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I also have racks on all but one of my bikes. Something about a bike with rack braze ons and no rack just looks odd to me. That being said, I have a few bikes set up with handle bar bags and tend to use them rather than anything on the rack for most of my trips. Just more convenient I guess.
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Old 05-14-18, 12:08 PM
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With the seat post that far in, you got a bigger frame than best fit didnt you?
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Old 05-14-18, 12:19 PM
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I put a similar rack on most of my vintage bikes. I have it to carry my library book and anything else I come across needing to haul. I look for used ones but I usually have to buy new. The Planet Bike one is inexpensive and works well. I use nice insulated tube clamps on the ones without braze ons.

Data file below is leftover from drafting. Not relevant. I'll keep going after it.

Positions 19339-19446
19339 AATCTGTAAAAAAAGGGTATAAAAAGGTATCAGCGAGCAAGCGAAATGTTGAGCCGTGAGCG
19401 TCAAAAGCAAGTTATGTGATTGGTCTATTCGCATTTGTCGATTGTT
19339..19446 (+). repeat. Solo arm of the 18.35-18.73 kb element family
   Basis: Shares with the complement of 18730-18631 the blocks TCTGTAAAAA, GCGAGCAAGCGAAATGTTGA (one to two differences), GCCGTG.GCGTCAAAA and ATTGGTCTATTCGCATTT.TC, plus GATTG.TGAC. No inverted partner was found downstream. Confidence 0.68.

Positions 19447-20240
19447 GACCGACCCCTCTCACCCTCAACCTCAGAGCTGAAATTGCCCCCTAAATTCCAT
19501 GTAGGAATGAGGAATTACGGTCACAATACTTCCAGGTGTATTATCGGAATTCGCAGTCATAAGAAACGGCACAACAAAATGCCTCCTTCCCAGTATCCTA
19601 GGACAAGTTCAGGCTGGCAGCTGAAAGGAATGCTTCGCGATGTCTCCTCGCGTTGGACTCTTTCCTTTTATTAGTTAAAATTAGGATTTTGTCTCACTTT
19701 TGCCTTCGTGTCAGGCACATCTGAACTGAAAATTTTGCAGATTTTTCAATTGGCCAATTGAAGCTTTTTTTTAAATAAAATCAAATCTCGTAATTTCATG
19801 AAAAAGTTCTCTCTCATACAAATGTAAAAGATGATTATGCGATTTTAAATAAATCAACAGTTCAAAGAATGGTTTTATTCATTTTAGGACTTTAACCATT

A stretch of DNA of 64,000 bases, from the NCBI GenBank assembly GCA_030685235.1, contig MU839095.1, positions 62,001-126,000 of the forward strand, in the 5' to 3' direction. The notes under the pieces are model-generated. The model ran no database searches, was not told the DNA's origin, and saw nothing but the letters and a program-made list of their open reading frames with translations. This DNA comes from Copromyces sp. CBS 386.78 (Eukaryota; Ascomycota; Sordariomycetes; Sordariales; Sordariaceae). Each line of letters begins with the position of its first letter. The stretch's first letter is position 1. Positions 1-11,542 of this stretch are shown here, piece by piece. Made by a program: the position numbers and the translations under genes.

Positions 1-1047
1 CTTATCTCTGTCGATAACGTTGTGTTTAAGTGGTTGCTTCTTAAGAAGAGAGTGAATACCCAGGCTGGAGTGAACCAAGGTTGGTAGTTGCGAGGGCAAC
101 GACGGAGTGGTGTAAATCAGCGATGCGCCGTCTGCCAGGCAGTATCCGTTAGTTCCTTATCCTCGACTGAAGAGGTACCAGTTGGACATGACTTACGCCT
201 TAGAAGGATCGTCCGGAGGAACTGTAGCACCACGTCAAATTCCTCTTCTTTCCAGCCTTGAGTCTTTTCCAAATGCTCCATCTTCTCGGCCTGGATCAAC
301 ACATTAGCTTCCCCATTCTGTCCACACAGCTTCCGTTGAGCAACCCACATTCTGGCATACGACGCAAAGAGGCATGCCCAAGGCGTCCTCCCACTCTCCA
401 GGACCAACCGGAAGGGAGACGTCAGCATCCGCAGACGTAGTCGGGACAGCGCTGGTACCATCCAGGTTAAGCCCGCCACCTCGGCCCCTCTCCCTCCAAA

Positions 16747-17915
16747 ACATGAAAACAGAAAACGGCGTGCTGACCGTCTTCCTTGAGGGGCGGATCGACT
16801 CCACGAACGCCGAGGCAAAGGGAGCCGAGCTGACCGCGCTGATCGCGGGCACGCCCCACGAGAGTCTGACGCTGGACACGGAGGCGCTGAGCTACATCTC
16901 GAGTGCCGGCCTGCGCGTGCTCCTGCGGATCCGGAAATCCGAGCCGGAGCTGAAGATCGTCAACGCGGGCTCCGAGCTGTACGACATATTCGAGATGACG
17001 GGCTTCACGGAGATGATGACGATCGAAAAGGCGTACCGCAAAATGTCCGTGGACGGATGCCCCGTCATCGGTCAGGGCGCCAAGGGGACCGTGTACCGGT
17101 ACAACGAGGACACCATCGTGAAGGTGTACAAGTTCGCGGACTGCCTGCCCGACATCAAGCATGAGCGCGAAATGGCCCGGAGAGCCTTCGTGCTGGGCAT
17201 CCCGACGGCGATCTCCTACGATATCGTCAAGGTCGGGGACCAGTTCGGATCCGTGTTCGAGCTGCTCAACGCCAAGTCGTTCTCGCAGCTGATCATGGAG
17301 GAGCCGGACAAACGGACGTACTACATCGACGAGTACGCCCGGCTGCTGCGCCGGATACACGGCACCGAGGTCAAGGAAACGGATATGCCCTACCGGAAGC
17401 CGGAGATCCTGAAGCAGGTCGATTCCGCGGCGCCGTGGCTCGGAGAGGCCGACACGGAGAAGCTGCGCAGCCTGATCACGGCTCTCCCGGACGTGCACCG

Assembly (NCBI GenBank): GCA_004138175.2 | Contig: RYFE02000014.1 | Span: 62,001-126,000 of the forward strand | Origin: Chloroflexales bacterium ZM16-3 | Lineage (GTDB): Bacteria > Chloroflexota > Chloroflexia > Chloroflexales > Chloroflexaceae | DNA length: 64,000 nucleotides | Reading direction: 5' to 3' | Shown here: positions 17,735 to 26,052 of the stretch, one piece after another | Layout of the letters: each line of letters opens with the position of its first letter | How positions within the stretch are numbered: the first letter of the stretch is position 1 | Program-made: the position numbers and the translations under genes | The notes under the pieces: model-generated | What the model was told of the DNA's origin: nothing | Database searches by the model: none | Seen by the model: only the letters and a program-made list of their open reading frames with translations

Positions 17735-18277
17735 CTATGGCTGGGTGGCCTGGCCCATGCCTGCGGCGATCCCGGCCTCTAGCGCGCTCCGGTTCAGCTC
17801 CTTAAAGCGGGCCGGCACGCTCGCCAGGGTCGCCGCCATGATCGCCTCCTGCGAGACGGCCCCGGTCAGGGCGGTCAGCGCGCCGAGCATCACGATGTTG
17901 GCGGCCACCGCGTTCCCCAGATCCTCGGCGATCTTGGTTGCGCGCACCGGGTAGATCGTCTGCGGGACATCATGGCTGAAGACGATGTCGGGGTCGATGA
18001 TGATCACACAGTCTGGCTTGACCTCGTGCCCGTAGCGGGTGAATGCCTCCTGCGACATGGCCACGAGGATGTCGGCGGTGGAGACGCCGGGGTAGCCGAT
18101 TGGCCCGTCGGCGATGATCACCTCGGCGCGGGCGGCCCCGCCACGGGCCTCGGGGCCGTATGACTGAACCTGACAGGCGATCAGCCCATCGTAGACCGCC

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Old 05-14-18, 01:30 PM
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Originally Posted by fietsbob View Post
With the seat post that far in, you got a bigger frame than best fit didnt you?
Here's what it looks like now that I'm building it up. Waiting for fenders and some brake pads and I think I'll be done. Rack and bolts are stashed within reach. Thanks everyone.
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Old 05-14-18, 01:38 PM
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Decent touring bike,
I'm in a place where mudguards are part of proper touring bike build, on a bike I don't have on a hook but for a few days a year..